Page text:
Shekhar Kapurís Elizabeth ó the Golden Age brings out the human element of the controversial Virgin Queen without unnecessary flourishes, writes Ervell E. Menezes
Internationally acclaimed filmmaker Shekhar Kapur could well be a great stage actor because he is able to feel the pulse of the audience. In Mumbai for the release of Elizabeth ó the Golden Age, he was over an hour late for his appointment (jet lag and the Mumbai traffic were cited as the reasons) but when he received a feeble applause he at once knew the reason why.
Shekhar at once apologised for the delay and thus put his audience at ease but once he spoke of his new film he at once weaned the audience over. Yes, he is intense, deeply artistic and also has a sense of humour. And, of course, one cannot question his commitment to his art. On the dais with music director A. R. Rahman and the Paramount (distributors of the film) officials he explained how he asked Rahman to imbue that element of yearning in his music. It also provided the film with an oriental flavour. Rahman also said the commitment to quality is greater abroad than in Bollywood.
When the proceedings were interrupted with the ringing of mobile phones, he retorted by saying "lend that to me." But later he became more friendly and said his daughter had a mobile which kept repeating, "Daddy, I love you, daddy I love you" and this instantly disarmed the audience. He appears to be a master of human psychology.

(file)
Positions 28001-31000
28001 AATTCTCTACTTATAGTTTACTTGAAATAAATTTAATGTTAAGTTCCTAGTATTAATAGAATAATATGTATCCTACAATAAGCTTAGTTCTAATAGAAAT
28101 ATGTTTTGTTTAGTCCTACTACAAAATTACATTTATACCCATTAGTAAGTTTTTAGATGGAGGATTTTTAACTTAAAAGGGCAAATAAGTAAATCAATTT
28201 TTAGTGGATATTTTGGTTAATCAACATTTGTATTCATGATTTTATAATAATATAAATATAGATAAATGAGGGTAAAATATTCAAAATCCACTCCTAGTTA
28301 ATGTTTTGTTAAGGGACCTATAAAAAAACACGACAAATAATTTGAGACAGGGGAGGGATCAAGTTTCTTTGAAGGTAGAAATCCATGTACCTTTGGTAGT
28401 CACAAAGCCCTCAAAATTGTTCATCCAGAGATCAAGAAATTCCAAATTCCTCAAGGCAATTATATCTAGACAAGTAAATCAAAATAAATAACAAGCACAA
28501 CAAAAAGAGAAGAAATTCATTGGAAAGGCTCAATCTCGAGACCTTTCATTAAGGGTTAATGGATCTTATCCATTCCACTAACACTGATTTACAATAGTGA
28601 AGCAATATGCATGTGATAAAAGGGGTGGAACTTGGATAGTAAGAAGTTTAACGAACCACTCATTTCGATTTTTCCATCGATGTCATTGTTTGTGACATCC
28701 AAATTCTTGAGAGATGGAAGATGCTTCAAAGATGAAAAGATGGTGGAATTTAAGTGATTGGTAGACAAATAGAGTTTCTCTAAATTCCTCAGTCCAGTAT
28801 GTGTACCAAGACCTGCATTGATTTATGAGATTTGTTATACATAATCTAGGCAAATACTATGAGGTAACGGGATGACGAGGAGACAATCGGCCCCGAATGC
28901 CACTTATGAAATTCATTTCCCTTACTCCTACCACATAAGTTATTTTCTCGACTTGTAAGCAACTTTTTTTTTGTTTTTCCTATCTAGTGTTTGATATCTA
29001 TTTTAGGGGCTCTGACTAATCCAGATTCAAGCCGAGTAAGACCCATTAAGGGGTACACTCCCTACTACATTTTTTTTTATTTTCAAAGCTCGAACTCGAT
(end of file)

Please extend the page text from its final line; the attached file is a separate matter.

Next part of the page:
But to get to his new film which deals with the middle years of Queen Elizabeth, he thought it was more mythical than the first one. "When a character gets into mythology, becomes an icon, it is hard to make it human. So you take aspects of that character," he went on. Shekhar also thought that history is an interpretation of history, which is an interpretation of history (and you go on and on).
He did not think he was overkind to Elizabeth. He only wanted to bring out the human element. When he finished The Golden Age, he received a script of Mary Queen of Scotts and it was totally different.
"Now whom do you believe," he asks and follows it up with another analogy about the defeat of the Spanish Armada. "Was it Sir Francis Drake or the storm," he asks and donít we know that history is often written by the winning side?
Again going back to the new film, he refers to the scene in which Sir Walter Raleigh throws his cloak for the Queen to cross a puddle. "Would any of todayís leaders allow such a thing? Manmohan Singh or George Bush, for example," he went on amid applause.
That Shekhar works on other films in between is too well known but he seems bent upon finishing the trilogy and Cate Blanchett is young enough to complete the third film. "Oh yes, Iím besotted by Cate. Now have you got your headline for tomorrow," he asked.
But Shekhar is keen on making a good film in India. His seven-year-old daughter, when asked about this film, said yes "it is nice" almost politely. But he wants to make something special for her. Another subject that interests him dearly is water or Pani as the film will probably be called. "I have stopped drinking bottled water because it is all about the privatising of water," and goes on to explain the many problems that arise out of the unavailability of water.
The Golan Heights, the river disputes are all about the need for water and in this new film half the village closely guards its limited water resources. It is a subject close to his heart and this came across palpably.
May be the third film of the trilogy would make Shekhar go into a different mode and the film on water could be a major landmark. "Iíve done with pre-sold characters," he said near tiredly. But another big desire of his is to see Indian cinema (doesnít call it Bollywood) get international recognition. On that issue, we are with you Shekhar Kapur.